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A 50% increase in fuel costs for shortsea shipping and ferry operators in January next year will “negatively impact on North European export and import trade” according to one major ferry operator.

The surge in costs will result from new low-sulphur regulations applied in Emission Control Areas (ECAs) of the Channel, North Sea and Baltic Sea.

Sweden-based Stena Line, which operates 35 passenger and freight-carrying ships on 19 routes within the SECAs, said that, although it supported the need to improve air quality, from an economic perspective it was  “one of the largest negative political decisions taken since tax-free shopping was discontinued”.

Duty-free shopping was abolished within the European Union in 1999 and forced radical changes in the business plans of ferry operators. With this new challenge, Stena Line estimates that the more expensive low-sulphur fuel will cost it in excess of £100,000 a day – £41m a year.

Stena Line chief executive Carl-Johan Hagman gave a stark warning to its freight customers last week that some of the extra cost would have to be passed onto them.

“We are going to have to increase prices by around 15%,” he said.

Stena’s peers will no doubt be making similar calculations in the run-up to the 1 January implementation of the new regulations and, like their ferry counterparts, the European shortsea shipping and feeder business will have concerns about the ability to fully recover the extra costs.

And even if they do: will the extra charges drive cargo from sea to road?

Moreover, there is some uncertainty whether supplies of low-sulphur marine gas oil (MGO) will be sufficient to meet demand come January – and, as with any product in demand, prices are bound to escalate.

Under the new regulations, shortsea ship operators trading within the SECAs have two other options instead of burning the more-expensive fuel: they could invest in “scrubbers” that eliminate surplus sulphur from ships’ exhaust, thereby allowing the continued use of HFO (heavy fuel oil); or they could modify their vessels to run on sulphur-free LNG (liquefied natural gas).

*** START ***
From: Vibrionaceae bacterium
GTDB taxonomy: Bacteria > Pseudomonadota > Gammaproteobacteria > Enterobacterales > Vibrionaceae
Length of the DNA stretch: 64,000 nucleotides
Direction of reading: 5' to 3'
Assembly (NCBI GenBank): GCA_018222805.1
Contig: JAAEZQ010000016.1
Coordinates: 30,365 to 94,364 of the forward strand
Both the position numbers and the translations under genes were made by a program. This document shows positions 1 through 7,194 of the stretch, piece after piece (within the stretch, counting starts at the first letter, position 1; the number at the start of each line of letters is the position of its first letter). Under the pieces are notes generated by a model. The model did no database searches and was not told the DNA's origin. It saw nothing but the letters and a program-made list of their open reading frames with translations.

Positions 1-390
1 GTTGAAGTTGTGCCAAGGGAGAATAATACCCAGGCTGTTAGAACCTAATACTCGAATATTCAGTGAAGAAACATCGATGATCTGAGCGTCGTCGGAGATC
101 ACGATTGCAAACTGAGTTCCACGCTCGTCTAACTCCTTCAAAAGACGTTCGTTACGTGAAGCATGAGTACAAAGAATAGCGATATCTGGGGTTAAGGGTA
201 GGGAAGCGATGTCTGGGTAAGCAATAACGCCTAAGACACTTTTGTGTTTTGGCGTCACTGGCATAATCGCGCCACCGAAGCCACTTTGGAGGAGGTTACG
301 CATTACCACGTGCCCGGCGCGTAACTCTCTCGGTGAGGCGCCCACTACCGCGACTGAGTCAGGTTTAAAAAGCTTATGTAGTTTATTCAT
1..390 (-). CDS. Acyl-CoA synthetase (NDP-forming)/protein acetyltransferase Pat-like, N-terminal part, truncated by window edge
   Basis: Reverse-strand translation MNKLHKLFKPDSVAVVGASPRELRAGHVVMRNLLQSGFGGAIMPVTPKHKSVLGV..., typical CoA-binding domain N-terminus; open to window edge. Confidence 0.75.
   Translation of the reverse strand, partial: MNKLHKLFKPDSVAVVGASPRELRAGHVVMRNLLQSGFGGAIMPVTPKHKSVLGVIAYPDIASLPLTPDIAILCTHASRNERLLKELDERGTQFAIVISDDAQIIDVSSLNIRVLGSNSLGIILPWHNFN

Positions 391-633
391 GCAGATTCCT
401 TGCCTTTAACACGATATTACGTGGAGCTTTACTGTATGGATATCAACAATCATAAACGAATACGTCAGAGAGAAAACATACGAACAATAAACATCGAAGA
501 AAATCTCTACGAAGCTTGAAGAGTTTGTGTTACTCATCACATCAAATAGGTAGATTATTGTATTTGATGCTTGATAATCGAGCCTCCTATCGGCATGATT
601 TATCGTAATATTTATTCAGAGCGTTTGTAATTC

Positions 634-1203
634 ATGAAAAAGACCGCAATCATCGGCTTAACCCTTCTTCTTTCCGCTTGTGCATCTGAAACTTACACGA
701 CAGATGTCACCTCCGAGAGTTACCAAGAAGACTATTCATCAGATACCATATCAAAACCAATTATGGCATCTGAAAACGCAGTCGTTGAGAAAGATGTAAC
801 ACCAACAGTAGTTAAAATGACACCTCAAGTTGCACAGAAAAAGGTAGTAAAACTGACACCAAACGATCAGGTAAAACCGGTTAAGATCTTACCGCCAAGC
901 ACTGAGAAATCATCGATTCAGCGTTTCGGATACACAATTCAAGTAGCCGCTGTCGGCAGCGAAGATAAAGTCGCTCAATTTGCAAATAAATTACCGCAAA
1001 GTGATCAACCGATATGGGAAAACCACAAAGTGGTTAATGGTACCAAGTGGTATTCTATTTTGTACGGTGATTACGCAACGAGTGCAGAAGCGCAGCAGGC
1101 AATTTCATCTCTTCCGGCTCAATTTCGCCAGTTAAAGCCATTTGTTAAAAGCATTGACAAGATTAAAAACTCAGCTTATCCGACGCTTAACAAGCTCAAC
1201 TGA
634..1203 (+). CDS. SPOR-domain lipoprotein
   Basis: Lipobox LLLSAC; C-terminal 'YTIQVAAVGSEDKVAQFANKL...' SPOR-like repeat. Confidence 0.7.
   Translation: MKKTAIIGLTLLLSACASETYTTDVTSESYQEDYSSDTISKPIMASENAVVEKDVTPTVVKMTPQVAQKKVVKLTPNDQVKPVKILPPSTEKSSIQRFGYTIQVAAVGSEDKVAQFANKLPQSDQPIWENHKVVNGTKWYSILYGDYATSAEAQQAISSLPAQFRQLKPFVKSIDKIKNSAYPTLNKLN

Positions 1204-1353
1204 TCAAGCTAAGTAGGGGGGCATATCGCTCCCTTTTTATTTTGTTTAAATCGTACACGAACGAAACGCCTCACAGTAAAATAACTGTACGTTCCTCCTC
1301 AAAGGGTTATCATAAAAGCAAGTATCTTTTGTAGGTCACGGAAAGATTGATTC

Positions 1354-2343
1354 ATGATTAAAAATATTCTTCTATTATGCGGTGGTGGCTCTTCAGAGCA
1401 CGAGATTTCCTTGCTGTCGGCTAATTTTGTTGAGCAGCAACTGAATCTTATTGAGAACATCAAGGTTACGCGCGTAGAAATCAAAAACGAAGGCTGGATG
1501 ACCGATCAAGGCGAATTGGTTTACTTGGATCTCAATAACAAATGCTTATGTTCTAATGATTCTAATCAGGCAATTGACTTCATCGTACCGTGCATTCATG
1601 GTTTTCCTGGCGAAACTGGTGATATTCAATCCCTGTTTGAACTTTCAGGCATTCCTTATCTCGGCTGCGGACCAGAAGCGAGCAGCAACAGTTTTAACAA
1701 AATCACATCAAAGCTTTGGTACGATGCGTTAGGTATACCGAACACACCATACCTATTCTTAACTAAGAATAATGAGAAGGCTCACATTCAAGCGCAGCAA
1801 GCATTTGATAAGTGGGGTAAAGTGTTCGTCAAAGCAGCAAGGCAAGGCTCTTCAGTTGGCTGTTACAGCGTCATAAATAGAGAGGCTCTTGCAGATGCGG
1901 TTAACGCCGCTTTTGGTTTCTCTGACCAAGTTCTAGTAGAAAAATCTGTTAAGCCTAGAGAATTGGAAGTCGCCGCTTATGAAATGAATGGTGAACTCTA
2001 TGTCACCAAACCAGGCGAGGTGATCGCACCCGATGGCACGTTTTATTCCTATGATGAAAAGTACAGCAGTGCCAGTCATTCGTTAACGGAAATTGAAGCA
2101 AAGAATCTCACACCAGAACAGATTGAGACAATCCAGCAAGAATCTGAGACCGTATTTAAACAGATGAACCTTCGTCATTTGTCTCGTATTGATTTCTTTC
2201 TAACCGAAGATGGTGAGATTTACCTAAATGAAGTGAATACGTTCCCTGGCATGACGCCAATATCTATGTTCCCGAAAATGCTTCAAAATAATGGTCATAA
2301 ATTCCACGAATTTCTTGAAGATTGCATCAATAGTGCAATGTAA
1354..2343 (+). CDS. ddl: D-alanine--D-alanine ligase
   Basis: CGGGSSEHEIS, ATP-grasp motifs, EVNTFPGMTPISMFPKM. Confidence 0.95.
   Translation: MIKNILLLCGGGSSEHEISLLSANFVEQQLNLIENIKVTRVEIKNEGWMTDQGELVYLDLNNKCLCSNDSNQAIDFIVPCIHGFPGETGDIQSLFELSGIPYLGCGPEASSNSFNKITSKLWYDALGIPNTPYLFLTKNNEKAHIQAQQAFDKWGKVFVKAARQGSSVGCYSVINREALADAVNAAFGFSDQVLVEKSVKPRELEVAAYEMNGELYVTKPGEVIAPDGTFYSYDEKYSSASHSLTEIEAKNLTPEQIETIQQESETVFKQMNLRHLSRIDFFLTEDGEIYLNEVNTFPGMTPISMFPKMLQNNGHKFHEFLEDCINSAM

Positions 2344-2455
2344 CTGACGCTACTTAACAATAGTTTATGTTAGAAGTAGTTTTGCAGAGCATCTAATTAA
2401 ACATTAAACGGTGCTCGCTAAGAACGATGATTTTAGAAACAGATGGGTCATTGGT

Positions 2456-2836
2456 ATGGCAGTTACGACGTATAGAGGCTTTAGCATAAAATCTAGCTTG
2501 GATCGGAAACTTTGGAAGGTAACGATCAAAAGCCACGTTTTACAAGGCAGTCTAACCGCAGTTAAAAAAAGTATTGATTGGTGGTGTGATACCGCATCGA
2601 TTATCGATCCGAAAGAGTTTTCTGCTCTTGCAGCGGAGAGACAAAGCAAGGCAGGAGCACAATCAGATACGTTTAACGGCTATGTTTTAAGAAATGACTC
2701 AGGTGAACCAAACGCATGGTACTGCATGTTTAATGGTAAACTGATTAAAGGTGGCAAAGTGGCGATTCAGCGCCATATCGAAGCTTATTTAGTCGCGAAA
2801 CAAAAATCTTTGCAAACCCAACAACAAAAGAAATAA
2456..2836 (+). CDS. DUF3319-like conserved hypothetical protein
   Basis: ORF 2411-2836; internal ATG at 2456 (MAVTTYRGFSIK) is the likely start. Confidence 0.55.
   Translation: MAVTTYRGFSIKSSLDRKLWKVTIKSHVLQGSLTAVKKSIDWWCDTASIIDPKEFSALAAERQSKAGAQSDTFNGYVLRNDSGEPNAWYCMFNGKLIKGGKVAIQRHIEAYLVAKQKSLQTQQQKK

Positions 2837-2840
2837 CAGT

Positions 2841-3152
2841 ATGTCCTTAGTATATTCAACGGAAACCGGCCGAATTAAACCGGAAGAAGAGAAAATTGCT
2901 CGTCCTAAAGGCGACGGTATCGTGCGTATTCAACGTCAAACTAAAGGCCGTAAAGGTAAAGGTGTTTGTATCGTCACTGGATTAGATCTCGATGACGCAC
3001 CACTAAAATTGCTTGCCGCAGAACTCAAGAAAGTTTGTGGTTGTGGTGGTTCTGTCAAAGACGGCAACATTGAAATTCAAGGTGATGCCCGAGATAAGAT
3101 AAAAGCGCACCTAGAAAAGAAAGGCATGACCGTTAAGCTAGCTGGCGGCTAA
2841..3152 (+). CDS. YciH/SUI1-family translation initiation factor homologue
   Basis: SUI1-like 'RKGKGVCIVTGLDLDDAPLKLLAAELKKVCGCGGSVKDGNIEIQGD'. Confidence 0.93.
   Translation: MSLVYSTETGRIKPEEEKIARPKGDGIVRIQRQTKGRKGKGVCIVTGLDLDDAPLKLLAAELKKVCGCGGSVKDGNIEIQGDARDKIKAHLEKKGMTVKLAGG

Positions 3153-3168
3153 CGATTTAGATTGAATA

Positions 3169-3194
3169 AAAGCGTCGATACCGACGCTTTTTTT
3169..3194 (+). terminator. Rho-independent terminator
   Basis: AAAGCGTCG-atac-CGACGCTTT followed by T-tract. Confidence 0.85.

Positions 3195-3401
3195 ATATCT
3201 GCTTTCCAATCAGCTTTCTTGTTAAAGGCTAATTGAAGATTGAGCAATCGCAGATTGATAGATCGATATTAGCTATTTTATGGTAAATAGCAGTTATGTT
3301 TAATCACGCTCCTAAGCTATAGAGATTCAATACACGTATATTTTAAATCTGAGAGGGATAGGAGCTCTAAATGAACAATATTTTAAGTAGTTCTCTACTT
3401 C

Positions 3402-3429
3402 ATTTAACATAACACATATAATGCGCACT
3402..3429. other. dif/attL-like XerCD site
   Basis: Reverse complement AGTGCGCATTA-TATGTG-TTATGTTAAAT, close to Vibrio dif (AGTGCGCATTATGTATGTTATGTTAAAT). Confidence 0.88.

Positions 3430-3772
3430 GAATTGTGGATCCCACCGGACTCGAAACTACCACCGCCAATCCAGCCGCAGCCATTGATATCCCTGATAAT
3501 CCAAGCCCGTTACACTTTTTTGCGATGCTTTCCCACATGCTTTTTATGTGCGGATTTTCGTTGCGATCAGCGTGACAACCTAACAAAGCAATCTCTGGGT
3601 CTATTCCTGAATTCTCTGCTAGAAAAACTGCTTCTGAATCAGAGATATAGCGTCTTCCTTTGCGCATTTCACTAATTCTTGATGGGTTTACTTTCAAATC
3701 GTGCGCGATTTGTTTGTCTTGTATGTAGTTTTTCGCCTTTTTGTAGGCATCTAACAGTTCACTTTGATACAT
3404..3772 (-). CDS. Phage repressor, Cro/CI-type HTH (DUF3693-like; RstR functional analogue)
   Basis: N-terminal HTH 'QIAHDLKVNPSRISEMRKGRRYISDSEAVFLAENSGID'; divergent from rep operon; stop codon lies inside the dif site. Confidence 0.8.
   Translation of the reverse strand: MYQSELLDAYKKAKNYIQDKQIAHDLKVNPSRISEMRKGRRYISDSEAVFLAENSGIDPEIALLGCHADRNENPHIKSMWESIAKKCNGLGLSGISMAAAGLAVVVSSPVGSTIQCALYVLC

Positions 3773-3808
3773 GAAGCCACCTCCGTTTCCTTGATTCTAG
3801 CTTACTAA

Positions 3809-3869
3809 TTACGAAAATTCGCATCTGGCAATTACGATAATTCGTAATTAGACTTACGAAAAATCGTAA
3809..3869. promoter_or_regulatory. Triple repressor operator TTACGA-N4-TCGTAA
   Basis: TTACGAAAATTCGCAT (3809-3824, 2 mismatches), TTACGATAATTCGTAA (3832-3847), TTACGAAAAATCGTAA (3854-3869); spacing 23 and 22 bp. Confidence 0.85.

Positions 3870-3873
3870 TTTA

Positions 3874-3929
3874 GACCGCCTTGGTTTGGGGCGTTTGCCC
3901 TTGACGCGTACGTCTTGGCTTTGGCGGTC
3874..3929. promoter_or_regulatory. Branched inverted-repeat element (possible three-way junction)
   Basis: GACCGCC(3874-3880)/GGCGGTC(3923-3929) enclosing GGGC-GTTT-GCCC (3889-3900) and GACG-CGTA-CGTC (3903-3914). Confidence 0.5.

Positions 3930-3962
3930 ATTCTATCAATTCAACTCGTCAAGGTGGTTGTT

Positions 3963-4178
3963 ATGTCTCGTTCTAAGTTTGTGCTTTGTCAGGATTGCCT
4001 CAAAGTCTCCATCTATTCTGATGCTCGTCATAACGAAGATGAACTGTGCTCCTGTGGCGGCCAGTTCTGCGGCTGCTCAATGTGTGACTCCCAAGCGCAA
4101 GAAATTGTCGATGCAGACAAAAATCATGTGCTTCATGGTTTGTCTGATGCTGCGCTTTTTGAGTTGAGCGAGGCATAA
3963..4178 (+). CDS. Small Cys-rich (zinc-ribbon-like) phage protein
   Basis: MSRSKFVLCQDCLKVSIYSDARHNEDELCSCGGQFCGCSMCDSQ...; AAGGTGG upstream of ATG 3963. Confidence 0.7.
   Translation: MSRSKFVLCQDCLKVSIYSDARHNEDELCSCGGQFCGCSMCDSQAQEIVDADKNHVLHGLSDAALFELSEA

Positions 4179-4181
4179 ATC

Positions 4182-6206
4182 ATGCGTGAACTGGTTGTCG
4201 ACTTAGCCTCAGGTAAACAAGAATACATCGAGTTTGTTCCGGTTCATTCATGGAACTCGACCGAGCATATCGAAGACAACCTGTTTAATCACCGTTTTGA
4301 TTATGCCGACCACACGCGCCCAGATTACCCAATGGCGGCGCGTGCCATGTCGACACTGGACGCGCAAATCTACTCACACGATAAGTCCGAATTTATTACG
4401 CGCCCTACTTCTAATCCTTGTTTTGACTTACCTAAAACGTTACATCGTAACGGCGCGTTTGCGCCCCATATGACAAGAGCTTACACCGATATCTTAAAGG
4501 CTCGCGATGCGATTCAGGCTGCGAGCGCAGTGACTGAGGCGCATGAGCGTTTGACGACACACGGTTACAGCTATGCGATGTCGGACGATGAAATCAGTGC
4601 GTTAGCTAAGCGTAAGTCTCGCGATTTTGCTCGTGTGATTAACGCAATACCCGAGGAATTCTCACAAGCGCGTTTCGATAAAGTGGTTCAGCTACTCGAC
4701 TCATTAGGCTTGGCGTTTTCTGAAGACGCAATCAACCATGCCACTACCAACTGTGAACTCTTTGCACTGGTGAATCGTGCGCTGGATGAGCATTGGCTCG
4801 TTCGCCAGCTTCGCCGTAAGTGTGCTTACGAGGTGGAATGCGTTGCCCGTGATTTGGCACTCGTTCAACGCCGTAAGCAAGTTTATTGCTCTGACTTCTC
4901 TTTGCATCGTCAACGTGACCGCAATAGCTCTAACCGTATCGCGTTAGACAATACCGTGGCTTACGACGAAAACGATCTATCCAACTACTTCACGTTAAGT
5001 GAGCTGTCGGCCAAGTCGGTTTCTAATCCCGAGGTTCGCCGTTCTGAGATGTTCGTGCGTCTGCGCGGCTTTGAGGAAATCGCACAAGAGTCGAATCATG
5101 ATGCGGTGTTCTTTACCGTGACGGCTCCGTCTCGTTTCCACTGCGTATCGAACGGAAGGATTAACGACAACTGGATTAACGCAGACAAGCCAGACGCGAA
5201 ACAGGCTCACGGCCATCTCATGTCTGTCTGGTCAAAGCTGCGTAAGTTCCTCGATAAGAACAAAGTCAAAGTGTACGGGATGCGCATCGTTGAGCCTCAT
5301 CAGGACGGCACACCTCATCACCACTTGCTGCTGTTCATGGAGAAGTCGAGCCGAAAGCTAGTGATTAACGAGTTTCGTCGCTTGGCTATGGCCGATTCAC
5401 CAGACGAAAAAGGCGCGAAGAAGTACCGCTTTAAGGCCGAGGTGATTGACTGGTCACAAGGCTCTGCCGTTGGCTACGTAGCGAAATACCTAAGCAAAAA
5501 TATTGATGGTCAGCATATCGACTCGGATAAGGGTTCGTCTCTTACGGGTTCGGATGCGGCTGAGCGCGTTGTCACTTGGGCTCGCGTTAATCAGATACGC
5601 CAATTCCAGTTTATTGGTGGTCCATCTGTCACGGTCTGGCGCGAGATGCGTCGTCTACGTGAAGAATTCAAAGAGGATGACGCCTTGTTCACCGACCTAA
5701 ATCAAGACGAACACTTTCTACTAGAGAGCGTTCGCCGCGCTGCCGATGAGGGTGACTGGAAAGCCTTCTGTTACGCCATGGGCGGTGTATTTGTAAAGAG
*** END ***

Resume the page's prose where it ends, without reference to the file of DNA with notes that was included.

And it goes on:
It is estimated that the cost of installing a scrubber system in a shortsea container vessel is upwards of €3m, and the fact is that the technology remains in its infancy. It is also likely to face future restrictions over the wash water process, and in general ship operators have for the moment ruled out this option.

The use of LNG also represents considerable challenges: the cost of a retrofitting a vessel to use it; its limited use before scrapping; the significant loss of cargo space from the installation of LNG tanks; and the current shortage of LNG bunkering facilities mean that this technology also has yet to find many takers within the industry.

However, in the longer-term there appears to be increasing appetite for newbuild shortsea ships with dual-fuel technology.

Indeed, this is the strategy of Finland’s Containerships, which announced last week that it had upped its order of two dual-fuelled 1,400teu containerships to four – the additional vessels stemmed for delivery a year after the first units in 2017.

These “eco-ships” will initially be chartered in from Hamburg-based owner GNS Shipping, but Containerships said it was also considering an option to purchase the vessels.

The price to acquire the ships – being constructed in China with engines supplied by Wartsila – was not revealed by Containerships, but is likely to be significantly more than a standard 1,400teu type – and that is the dilemma for shipowners: how long will it take for LNG-fuelled ships to provide a return on the extra investment?

Nonetheless, Containerships has said it intends to ultimately operate eight to 10 of these vessels.

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